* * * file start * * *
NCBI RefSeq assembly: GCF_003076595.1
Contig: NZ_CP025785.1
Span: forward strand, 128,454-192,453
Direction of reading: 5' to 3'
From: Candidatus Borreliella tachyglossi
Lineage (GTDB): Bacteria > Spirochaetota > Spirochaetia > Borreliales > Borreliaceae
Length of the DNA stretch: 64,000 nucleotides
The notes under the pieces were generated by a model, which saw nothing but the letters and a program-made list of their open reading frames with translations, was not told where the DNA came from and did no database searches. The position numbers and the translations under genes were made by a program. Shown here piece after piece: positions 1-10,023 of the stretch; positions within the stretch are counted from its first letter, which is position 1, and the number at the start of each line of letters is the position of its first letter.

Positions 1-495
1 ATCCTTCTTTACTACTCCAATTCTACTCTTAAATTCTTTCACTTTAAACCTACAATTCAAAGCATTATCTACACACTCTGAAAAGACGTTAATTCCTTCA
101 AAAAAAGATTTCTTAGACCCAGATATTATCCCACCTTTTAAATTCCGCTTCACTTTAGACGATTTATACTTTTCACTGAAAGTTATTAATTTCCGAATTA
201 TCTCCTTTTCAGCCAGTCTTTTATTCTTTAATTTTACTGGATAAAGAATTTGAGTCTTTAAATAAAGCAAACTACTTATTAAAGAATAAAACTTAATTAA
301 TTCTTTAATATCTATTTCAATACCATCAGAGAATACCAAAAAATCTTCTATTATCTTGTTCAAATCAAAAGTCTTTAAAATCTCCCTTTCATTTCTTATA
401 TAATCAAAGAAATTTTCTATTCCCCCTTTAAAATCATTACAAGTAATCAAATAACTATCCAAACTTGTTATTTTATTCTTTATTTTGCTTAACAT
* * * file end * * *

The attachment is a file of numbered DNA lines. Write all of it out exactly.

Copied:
NCBI RefSeq assembly: GCF_003076595.1
Contig: NZ_CP025785.1
Span: forward strand, 128,454-192,453
Direction of reading: 5' to 3'
From: Candidatus Borreliella tachyglossi
Lineage (GTDB): Bacteria > Spirochaetota > Spirochaetia > Borreliales > Borreliaceae
Length of the DNA stretch: 64,000 nucleotides
The notes under the pieces were generated by a model, which saw nothing but the letters and a program-made list of their open reading frames with translations, was not told where the DNA came from and did no database searches. The position numbers and the translations under genes were made by a program. Shown here piece after piece: positions 1-10,023 of the stretch; positions within the stretch are counted from its first letter, which is position 1, and the number at the start of each line of letters is the position of its first letter.

Positions 1-495
1 ATCCTTCTTTACTACTCCAATTCTACTCTTAAATTCTTTCACTTTAAACCTACAATTCAAAGCATTATCTACACACTCTGAAAAGACGTTAATTCCTTCA
101 AAAAAAGATTTCTTAGACCCAGATATTATCCCACCTTTTAAATTCCGCTTCACTTTAGACGATTTATACTTTTCACTGAAAGTTATTAATTTCCGAATTA
201 TCTCCTTTTCAGCCAGTCTTTTATTCTTTAATTTTACTGGATAAAGAATTTGAGTCTTTAAATAAAGCAAACTACTTATTAAAGAATAAAACTTAATTAA
301 TTCTTTAATATCTATTTCAATACCATCAGAGAATACCAAAAAATCTTCTATTATCTTGTTCAAATCAAAAGTCTTTAAAATCTCCCTTTCATTTCTTATA
401 TAATCAAAGAAATTTTCTATTCCCCCTTTAAAATCATTACAAGTAATCAAATAACTATCCAAACTTGTTATTTTATTCTTTATTTTGCTTAACAT